The Airbus A380 inaugural commercial flight is to take place on the 25th of this month from Singapore. There was a bidding war for seats on the first commercial flight and that has raised a lot of money, intended to go to charity entirely. A noble gesture for sure. SIA has just unveiled the various seating classes in the airplane and while there is additional space in economy class, the business class is the biggest in terms of space in the World. What takes the cake, however, is the Singapore Airlines suite class. For the first time in modern aviation, there is actually a suite, a private enclosure that is more like a small room. The suite class is a step beyond First Class, as they say.

I am impressed, by the show, by the design of it all, by the vision that went behind creating this behemoth of an airplane. I'm also impressed with what it is capable of doing, the efficiency of it's design and the Rolls Royce engines that virtually guarantees the lowest carbon emission per passenger by any airplane flying in the skies to day. I'm of course impressed that this tiny country, Singapore, is the proud first operator of this type of Airplane in the World. So I say, three cheers to all concerned.

Friday, October 12, 2007

Hong Kong - Smog or no smog

Just back from a couple of trips. This one was about a quick trip to Hong Kong. That too during the period said to be the worst time of the year because of air pollution and the pollution index was hovering around the danger mark. The weather was also too warm for this time of the year. Locals told me that this was the time of the year for some pleasant early fall weather. The recent typhoon to hit eastern China, it is said, had something to do with the smog staying around, in a high pressure area. That said, HK is really an easy place to get to. For Indians and many others, it is a seamless 'visa on arrival' and takes no time in getting past the immigration desks unlike in Malaysia, Thailand and Indonesia where the waiting time for a visa can be excruciating. The new airport is swanky, spacious and easy to get in and out of.

(The smoggy skyline of HK from the Tsim Sha Tsui Waterfront)

A high speed train takes one right from the Airport terminal to the heart of downtown HK in about half an hour. That's pretty good speed and a comfy ride. HK is famous in Asia for many things, Disney Land seems to attract a fair bit of Asian crowds who have not been to Disney's theme parks in the States. I was there on business and on this occasion had half a day to spend. Not much one can do, right? Actually, there's plenty to do in a short time and HK has a similar underground train system to the one we have in Singapore that I have written about previously. Except that they call it an MTR in HK. HK also has good busses and a tram system. No comparison to the dilapidated and rickety trams they have in Kolkata.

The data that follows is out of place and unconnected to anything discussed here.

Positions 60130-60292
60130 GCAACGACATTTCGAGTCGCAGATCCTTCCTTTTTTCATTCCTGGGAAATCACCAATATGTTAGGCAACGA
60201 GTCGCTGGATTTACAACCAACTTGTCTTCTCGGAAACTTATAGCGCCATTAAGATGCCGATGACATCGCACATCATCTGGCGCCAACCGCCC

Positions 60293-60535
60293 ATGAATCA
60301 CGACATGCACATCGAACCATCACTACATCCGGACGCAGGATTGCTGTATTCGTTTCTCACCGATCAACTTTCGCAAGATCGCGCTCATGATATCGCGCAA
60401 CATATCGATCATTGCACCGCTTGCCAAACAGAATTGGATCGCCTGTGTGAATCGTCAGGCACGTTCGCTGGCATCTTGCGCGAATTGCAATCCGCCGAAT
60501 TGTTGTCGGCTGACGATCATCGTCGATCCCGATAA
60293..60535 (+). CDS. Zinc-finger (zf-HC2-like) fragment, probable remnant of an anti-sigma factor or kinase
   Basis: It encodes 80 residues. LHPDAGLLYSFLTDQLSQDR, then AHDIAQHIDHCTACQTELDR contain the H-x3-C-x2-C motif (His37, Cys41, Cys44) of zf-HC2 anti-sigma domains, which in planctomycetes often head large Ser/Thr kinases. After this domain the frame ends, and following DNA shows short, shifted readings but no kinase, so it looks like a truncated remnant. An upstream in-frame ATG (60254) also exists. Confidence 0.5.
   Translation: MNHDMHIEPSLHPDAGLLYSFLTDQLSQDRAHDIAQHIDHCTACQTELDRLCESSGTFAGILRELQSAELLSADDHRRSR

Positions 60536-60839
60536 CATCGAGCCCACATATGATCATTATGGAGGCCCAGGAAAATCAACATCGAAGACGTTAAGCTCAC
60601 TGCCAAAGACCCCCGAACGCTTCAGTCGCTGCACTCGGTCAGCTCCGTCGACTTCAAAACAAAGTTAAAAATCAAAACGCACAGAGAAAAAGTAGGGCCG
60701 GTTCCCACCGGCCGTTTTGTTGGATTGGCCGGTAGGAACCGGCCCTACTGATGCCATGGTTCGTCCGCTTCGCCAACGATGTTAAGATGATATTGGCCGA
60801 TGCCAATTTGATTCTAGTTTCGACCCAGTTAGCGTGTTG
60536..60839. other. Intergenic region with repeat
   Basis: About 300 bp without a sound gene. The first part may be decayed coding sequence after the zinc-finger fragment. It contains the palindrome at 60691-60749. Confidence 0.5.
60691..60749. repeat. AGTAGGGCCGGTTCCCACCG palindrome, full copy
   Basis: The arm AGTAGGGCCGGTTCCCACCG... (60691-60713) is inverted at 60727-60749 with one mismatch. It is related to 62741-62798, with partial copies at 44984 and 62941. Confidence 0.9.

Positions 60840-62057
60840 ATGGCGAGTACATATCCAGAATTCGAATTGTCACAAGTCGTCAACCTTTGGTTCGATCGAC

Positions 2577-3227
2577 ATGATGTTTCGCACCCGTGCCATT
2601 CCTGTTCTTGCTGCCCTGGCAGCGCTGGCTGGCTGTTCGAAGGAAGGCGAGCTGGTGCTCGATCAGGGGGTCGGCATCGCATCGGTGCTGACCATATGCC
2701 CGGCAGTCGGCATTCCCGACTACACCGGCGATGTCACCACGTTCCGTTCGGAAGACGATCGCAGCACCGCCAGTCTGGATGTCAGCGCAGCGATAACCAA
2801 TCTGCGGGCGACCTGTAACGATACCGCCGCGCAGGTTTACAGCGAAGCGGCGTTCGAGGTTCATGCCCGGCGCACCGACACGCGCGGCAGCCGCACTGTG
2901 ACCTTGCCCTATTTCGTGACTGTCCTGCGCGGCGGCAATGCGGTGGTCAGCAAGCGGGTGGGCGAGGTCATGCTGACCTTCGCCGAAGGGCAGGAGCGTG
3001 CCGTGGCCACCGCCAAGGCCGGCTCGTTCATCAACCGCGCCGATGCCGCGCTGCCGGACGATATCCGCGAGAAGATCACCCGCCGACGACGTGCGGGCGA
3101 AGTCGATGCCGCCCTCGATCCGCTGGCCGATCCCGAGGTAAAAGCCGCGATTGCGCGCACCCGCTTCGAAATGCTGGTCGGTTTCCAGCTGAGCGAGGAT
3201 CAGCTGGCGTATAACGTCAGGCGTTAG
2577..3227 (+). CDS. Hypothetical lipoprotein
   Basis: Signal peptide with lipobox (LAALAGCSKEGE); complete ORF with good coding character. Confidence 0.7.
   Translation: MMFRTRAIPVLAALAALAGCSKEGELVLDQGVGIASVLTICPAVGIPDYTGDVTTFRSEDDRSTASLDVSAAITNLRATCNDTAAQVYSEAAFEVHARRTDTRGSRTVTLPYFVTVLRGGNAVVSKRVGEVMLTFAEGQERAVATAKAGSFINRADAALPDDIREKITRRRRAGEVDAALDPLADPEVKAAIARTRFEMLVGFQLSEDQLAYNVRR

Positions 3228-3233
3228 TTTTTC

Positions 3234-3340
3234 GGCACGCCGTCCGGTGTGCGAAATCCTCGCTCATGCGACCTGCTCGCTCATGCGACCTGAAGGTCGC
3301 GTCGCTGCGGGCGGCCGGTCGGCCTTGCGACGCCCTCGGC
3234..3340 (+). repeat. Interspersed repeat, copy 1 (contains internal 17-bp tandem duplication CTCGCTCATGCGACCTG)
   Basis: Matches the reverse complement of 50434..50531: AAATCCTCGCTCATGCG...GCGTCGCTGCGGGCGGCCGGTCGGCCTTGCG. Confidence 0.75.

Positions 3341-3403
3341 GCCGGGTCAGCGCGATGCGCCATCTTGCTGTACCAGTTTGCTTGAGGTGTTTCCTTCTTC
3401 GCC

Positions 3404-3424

The MTR connects vast portions of HK territory and some say connects better than the Singapore MRT. It is cheap, fast,efficient and gets you everywhere you want to go. I hopped on one to Kowloon, on the other side of the bay and walked around in the afternoon sun, taking in the sights. Partly due to the weather and partly due to my interest in museums and art, I ventured into the Hong Kong Art Museum in Kowloon, they were exhibiting among many other things, selections from the collections of Asian artifacts housed in the British Museum. Spending most of the day in the air conditioned museum, I was fascinated by HK Museums own collections of Chinese art, Calligraphy and ancient pottery.

(Above and below - HK Art Museum)

Now that was something new to me, having glimpsed Chinese pottery on Nat Geo in the past. The outside area around the Museum is a walkway called as Tsim Sha Tsui waterfront and one gets a good glimpse of the HK skyline and the business district. Nearby is the "Avenue of the stars" and is a tribute to HK's movie scene. The beginning of the avenue has a tall statue of a woman and this is supposed to be the statue awarded to winners at the Hong Kong Film Awards functions. In front of the museum, and just as one exits from the underground road crossing, one comes across a domed structure. This is the Hong Kong Space Museum and the domed structure is an Omnimax theatre. I didn't have time to go in.

(The Movie Maiden)

(The Space Museum)
I'd like to mention a few things about the new Hong Kong International Airport at Chek Lap Kok. Firstly, it is well laid out and can handle the crowds without looking like a mess. Then the ease at which one can get in and out of the Airport. The options for eating is vast. What caught my eye, obviously, is aviation. This Airport has a large dedicated section for aviation, the technology that goes behind aviation, the history of aviation in Hong Kong and so on. They even have a large scale model of a glass cockpit Airliner that one can walk into. The entrance looks like a runway and the interior looks like an Aviation museum, indeed that's what it is. Working models that can be handled by visitors makes it interactive and gives loads of information. To spend time at the Airport, at this place within the Airport terminal building, is a cinch. Full marks to their efforts in promoting aviation this way. Through all my travels, I have not come across an aviation museum of sorts within an Airport terminal building that can rival this.

I have posted photos above and as always, please click on them to enlarge. I'm going to find time later next week to put in more posts. I have not done HK any justice in this blog. The next time I go there, I'll find more to see and write about. And hopefully the air quality would have improved and it won't be so hot!

Foot note: No, I didn't run into Jackie Chan, a lot of my friends asked me just that when I got back.